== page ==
I ran up the last few steps to the deck in front of the restaurant where the rest of my crew were hanging out. We had arrived the previous night after dark and it was their first glimpse of the resort in daylight. By the looks on their faces I could tell that they were in love with the place. They had made themselves comfortable around a table and were having pizza and beer for breakfast while some of the others had gone for a swim in the ocean. It had been a very busy year for our company and they were in need of a good vacation. Having stayed at East Africa Safaris one night a few years ago we jumped at the opportunity to come back to this place and really explore what we could do here.
We must have hung out on that deck for a good 3 hours before heading inside the restaurant to get out of the hot African sun. The interior looks like a fisherman’s cove with mounted fish trophies and buoys decorating the reed walls. The bar has a carved Captain Morgan statue and big bell. Behind the table tennis is a wall of fame with photos of all the greatest catches and big moments the resort had seen over the last few years telling thousands of stories. Yolanda pointed to a picture of two young guys on a bulldozer. “That was when be built the road,” she said with a smile. 13 years ago.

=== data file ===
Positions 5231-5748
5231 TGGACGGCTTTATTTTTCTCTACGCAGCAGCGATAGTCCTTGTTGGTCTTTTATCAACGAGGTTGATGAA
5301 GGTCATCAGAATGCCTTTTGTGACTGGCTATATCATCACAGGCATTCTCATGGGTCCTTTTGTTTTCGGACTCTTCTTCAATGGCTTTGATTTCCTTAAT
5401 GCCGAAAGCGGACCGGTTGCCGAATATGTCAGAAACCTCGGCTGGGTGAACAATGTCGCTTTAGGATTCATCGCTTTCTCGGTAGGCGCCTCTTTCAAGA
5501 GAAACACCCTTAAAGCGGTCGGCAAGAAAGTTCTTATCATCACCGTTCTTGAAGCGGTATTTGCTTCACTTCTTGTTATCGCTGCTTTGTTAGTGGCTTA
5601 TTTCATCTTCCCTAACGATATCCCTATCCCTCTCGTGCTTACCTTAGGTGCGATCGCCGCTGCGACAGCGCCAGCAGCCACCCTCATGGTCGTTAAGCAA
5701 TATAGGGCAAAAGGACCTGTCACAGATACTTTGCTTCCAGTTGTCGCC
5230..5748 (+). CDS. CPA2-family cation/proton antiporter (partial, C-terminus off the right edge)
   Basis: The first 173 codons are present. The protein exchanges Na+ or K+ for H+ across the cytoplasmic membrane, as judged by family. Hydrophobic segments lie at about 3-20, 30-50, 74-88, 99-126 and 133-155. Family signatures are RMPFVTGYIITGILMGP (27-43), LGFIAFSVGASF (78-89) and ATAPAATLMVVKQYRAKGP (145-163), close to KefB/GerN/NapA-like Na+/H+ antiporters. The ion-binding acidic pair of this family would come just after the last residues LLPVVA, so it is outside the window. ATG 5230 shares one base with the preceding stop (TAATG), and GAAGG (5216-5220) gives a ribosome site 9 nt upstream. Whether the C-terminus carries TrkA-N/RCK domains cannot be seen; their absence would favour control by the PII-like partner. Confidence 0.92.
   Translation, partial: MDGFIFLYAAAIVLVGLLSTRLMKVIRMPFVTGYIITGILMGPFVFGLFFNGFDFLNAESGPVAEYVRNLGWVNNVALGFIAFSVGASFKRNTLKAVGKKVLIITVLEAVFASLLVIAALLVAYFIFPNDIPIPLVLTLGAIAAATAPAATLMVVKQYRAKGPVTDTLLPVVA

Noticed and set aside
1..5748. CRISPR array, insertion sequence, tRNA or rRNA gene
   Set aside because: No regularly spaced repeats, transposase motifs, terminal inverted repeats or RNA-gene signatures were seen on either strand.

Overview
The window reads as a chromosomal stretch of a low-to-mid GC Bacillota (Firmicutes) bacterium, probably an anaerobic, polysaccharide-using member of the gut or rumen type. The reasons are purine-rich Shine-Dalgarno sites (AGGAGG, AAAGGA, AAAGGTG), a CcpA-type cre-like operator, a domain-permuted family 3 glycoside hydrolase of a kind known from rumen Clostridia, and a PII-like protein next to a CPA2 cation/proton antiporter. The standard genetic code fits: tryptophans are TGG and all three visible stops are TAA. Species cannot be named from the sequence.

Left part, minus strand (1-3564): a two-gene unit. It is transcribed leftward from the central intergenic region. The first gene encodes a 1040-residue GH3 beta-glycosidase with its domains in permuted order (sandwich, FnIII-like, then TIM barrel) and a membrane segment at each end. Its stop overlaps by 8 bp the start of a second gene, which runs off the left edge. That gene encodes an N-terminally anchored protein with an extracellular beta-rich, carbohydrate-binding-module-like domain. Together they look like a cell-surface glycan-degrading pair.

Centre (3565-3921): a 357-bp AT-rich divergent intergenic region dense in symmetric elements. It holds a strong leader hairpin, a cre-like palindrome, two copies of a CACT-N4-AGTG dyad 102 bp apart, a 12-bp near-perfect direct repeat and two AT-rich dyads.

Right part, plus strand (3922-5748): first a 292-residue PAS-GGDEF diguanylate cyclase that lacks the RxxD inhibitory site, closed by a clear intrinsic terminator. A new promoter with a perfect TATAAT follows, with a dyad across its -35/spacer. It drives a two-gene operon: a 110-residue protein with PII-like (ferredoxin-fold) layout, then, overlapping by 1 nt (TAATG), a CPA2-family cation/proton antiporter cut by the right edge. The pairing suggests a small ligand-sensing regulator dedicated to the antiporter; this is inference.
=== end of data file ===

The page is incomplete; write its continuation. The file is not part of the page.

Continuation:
Their story started in 2001 when her husband’s car broke down near Xai Xai, Mozambique, after a fishing trip. He stayed over with some fishermen who were camping on the land where East Africa Safaris now stands until the parts for his car arrived – except then there was nothing but dunes and bush. One of the guys mentioned that they wanted to sell the property and so Wessel went back home to his butcheries in Phalaborwa, South Africa, with the dream of living the life of a fisherman alive and well in his heart. Soon he and his brother, Phillip, decided to buy the property. They moved to Mozambique and for the first year went fishing until they had a good idea of what they wanted to do. They built roads. They built a camp and tore it down, not liking the style and started over.
Owning a lodge or a resort in Mozambique is not at all as easy as it sounds. First of all, you cannot own the land as all land is owned by the government and can only be leased. Secondly, you have to build all structures at your own risk and expense before getting a permanent lease agreement lasting 50 years. It took Yolanda, Wessel and Phillip 11 years to get everything in place. At one stage the government closed down their development for 11 months – not even allowing visits from her parents until all the paperwork were in order – bear in mind that rules constantly changed. They finally got their permanent lease in 2012.
The resort now has room for 600 guests. They have 45 staff members. They serve some of the best food in the area and they have 3 fishing world records. Looking at the bungalows they had built at Casa Ilala – our 16 sleeper mini resort next to skubbe bar – it is almost impossible to imagine that Wessel and Yolanda lived in a caravan for a year and had a long drop toilet and no running water. Our bungalows were cleaned every morning, we had a large kitchen and living area plus our own splash pool.